First Historical Look at Waco's Cameron Park Emerges From Baylor Study

News Photo 4163
Kenna Lang conducts a photo comparison of the Proctor Springs area of Cameron Park.
June 27, 2007

As one of the largest municipal parks in the country, Cameron Park in Waco encompasses dozens of different vegetative species that thousands of area residents enjoy every year. But little has been known about the environmental history of the 416-acre park, until now. Baylor University researchers have completed the first-ever comprehensive study of Cameron Park, analyzing the settlement patterns of the area and studying in-depth how the vegetative species have changed.

"In any type of planning, if you can understand where you're coming from, then you can better plan on where you are going," said Kenna Lang, a Baylor graduate student who conducted the research. "If we can predict the direction a certain species is going in the park, we can target specific management strategies for that area."

Among many of the findings in the 157-page report, researchers found that after the pastures were released and the land abandoned in the late-1800s and early-1900s, cedar trees were the first to move into the area. Broadleaf species moved into the area along the fence-lines and then spread within the park's interior. The results show that eastern red cedar and honey mesquite dominate the cliffs; pecan, eastern cottonwood, black walnut, American elm and oaks are common on the floodplain; eastern red cedar, live oak, cedar elm and Durand's oak dominate the ridge-tops; and elm, sugar hackberry, Texas ash and oaks are common in the stream valleys.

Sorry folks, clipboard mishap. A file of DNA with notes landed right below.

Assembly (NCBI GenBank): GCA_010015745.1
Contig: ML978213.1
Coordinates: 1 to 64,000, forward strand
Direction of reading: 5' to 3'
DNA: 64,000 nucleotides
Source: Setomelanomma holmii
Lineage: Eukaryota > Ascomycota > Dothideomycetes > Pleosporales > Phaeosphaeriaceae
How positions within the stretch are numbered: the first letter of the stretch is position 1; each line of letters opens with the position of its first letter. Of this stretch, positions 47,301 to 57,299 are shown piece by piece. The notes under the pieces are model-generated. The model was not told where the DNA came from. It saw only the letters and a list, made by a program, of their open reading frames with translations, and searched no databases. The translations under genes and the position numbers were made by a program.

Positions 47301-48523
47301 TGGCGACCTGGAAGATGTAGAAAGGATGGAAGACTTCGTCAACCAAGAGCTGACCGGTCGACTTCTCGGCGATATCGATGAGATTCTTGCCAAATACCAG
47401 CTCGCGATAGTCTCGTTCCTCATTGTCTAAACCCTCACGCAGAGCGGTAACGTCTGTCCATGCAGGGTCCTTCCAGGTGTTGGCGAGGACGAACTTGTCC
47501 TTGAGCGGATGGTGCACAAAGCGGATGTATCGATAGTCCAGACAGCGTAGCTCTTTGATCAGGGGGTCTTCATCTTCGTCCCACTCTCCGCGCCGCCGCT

Although live oaks are scattered on the ridge top, the study indicated that their reproduction is limited, and the oaks are only slowly recovering from agricultural clearing.

The report also indicates that exotic trees, shrubs and vines are more common today then they were in the early days of the park. The spread of these exotic species like privet, bamboo, nandina and Japanese honeysuckle could eliminate populations of native wildflowers and suppress reproduction of native trees.

The study points out a substantial increase of forest cover occurred in the park over the last 100 years, particularly along the ridgelines. The results show 36 percent of the trees in the park are less than 50 years old, 40 percent are between 50 to 75 years old, 14 percent are between 75 to 100 years old and 10 percent are greater than 100 years old. Since more than 75 percent of the trees in the park are less than 75 years old, Baylor's research indicates there was rapid regeneration since the land was donated to the city in the 1910s and 20s.

"Based on all of the results, I would say there was likely almost complete clearing of Cameron Park's ridge-top between the 1850s and the 1920s," Lang said. "The amount of fence-lines in the park during that time show animals were intensely grazing there."

The study also documents the overall rich history of the park. In the mid-1800s, despite the proximity of Waco Village to the park, initial settlers only drew on the land for timber and food, but otherwise avoided settling in the area. As the town's population grew exponentially during the late-1800s, people began settling in what would become the park, yet by the early-1900s, people began to value the area's natural beauty and set aside the land for park use.

The 20th century brought the biggest changes to the park, especially the period between 1929 and 1938. The Lake Waco Dam was completed in 1929 and it strongly impacted the park's vegetation because the dam altered the hydrological regime of the Bosque and Brazos Rivers. Changing the hydrology of the area adversely affected floodplain trees like the eastern cottonwood, which depend on periodic floods for reproduction. In 1936, the park experienced "the greatest flood to ever hit the area," causing the Brazos to top 40 feet, and the gage on the Bosque River topped 44 feet, inundating the park's floodplain species and forever changing the vegetation of the park.

Other major events affecting the park's vegetation during the 20th century include the construction of the Herring Street Bridge, the completion of the Lake Whitney Dam, the devastating 1953 tornado that ravaged downtown Waco and the completion of the second Lake Waco dam.

The study was financially supported by the C. Gus Glasscock, Jr. Endowed Fund for Excellence in Environmental Sciences.

Contact: Frank Raczkiewicz, (254) 710-1964

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